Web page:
Dave---I KNOW you are going to send that Halarc to ME, right? Yeah, I know----FAT FREAKING CHANCE, RICK! Yeah, so go ahead, and HOARD your Halarc, see if I care, I'll just be crying like a baby for 3 months straight, so THERE! When I got a "sneak preview" of this thing about a week ago, I just went " "! The GE engineer that never got one of these and worked at GE developing this is at The Edison Tech center, I know him well! In fact, he gives me my gas moolah to go to ETC! He also developed the ignitor for HPS lamps. (with others) Guys---don't go crazy---but I have a NOS, never fired GE 32 watt Halarc ED-17 diffuse coated lamp and a ballast! I had about 10 of those ballasts, all working, but threw them in the scrap. They are all 277 volts, but I can run mine on a nifty spiffy little Advance 277-120 volt autotransformer for quartz standby lamps in HID fixtures, so nah---nah---nana---na! Never knew the Halarc 32 ran on DC though! The old Latham Circle Mall had these under the soffits at the second level where the movie theaters once resided, they let all the lamps fail and there were extra good low hour GE electronic ballasts for them in a storage room, and that lonely ONE NOS lamp in another storeroom, which I ended up with by asking my boss. You could still readily get lamps back in 2001-03 when I worked there, not sure if they are even still made! I scrapped the extra ballasts and kept 2 I think, one as a spare. Never used either, someday I need to light that thing up! The electronic GE ballasts are huge---like the size of an F96T12 ballast but longer if I remember. They are robust---we left dead lamps in the fixtures for about 8 years, and when the mall DID get new lamps, at my prodding, every single one fired up! These little buggers don't last all that long though. And they blacken and lose light output somewhat rapidly due to the tiny arc tube. Cool lamps though----now Dave has to send me THIS lamp---PRETTY PLEASE WITH A CHERRY ON TOP?????!!! Nah, ain't gonna work----RATS--Foiled again, Batman! Cheers all and Dave--put this thing in a freaking fireproof safe at Fort Knox, please! Rick "C-6" Delair!
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Sep 18, 2015 at 08:32 PM Author: don93s
I recognized the shape of that lamp immediately! When I was in 6th grade, my mom bought me a Elementary Electronics magazine in either '80 or '81...and it had a special article on new lighting ideas being experimented by the big companies. This GE Halarc was one of the ones I was definitely fascinated with, as by that time, I was really intrigued with discharge lamps. I had just learned about mercury vapor too.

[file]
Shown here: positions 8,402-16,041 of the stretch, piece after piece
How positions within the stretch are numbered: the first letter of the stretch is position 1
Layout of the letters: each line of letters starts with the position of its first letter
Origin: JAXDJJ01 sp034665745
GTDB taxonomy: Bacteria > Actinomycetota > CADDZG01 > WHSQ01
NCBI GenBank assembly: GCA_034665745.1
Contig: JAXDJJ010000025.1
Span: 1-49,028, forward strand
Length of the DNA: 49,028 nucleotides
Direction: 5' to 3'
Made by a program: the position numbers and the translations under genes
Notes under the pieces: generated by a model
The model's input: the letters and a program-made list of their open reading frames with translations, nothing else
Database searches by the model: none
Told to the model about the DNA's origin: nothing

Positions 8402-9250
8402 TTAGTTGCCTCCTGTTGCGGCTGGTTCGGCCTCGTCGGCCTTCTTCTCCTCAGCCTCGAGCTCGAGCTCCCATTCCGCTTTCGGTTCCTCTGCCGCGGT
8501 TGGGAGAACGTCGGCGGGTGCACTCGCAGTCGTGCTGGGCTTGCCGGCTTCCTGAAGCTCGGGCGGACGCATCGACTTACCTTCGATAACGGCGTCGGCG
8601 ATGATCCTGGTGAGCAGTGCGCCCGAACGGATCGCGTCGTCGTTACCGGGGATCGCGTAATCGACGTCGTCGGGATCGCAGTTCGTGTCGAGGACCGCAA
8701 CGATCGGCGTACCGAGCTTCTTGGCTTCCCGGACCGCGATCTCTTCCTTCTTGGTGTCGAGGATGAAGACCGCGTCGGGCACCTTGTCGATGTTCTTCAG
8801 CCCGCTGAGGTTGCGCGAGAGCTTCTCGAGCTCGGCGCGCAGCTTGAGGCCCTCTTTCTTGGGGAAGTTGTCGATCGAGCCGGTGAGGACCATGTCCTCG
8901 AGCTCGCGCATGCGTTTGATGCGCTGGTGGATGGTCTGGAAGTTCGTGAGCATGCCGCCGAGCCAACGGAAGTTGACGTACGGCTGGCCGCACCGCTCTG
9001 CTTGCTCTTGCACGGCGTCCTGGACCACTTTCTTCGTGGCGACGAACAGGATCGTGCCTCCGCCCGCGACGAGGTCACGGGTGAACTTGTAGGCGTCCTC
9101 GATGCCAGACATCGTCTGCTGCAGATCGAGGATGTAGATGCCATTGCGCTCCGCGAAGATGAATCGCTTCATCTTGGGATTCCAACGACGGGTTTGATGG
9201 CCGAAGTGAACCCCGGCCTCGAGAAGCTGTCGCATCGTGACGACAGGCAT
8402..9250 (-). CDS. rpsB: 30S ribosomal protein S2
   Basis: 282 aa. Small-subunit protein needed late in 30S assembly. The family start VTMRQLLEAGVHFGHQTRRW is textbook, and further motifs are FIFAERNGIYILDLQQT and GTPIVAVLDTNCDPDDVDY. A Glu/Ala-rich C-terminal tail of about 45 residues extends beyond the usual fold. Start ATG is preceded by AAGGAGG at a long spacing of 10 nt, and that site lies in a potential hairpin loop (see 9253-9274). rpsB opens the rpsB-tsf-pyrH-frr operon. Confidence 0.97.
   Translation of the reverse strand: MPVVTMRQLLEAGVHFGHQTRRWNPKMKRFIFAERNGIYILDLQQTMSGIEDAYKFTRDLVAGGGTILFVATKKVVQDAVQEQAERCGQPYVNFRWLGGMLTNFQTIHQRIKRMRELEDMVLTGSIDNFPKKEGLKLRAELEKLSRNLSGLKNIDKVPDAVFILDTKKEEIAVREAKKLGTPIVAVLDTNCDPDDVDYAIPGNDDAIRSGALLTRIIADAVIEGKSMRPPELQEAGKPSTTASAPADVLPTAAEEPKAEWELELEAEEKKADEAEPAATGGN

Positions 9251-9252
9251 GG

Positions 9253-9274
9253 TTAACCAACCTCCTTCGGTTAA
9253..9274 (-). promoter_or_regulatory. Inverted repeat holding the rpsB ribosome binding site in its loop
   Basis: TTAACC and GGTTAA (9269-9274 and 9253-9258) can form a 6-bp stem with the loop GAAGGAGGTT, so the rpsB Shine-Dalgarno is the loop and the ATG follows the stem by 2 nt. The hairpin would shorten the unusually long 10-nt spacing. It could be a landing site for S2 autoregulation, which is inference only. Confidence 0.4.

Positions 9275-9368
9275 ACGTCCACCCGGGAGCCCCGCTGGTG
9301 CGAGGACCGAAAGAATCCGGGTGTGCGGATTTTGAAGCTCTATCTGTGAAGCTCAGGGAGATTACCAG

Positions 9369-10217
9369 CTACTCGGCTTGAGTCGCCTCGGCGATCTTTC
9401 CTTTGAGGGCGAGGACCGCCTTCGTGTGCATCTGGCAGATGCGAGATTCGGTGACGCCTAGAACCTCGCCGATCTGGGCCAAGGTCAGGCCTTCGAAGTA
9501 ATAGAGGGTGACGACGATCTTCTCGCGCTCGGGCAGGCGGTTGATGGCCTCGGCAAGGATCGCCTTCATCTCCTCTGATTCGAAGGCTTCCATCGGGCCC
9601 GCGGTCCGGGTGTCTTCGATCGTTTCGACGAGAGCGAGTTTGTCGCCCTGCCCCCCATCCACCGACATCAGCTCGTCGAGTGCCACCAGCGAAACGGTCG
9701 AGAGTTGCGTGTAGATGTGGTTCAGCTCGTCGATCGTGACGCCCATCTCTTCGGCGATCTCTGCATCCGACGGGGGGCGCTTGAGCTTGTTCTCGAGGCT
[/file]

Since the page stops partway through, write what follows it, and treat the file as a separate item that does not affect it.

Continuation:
If I ever find that magazine, I'll post a pic from the article.
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Sep 18, 2015 at 08:34 PM Author: Solanaceae
Y u scrap working ballast?

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Sep 18, 2015 at 09:16 PM Author: Lumex120
About the 32w MH... Is this real?
http://www.lightbulbandballastsupply.com/32wmetalhalideballast.aspx

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Sep 18, 2015 at 09:21 PM Author: ace100w120v
Interesting! I've heard of these before too.
What's the EOL behavior like? Anyone know? (Not that any lighting enthusiast would want to use one of these until EOL to find out).

Although cool, I can totally see why stuff like the COMPAX preheat CFL won out over these.
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Sep 18, 2015 at 09:28 PM Author: Lumex120
The filament is probably the first to go out. If that doest do it, then the arctube might explode. If that doesnt happen, most likely the electronics in the base will go out with a bang...

Any machine is a smoke machine if you operate it wrong enough.

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Sep 19, 2015 at 07:17 AM Author: toomanybulbs
a friends dad in the 80's showed me one and told me only a few hundred were made due to cost that prevented them from being profitable.
i missed one by mere seconds at turtle creek flea market in the 90's.
and now since many were used till eol few remain.
a rare bird indeed.
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Sep 19, 2015 at 07:34 AM Author: streetlight98
I'd assume the filament fails long before anything else.

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Sep 19, 2015 at 07:50 AM Author: dor123
I never knew that the GE Halarc 32W is also DC like the self-ballasted Halarc Miser Maxi-Light.

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Please forgive me if my choice of my words looks like offensive, while that isn't my intention.

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Sep 19, 2015 at 07:00 PM Author: Silverliner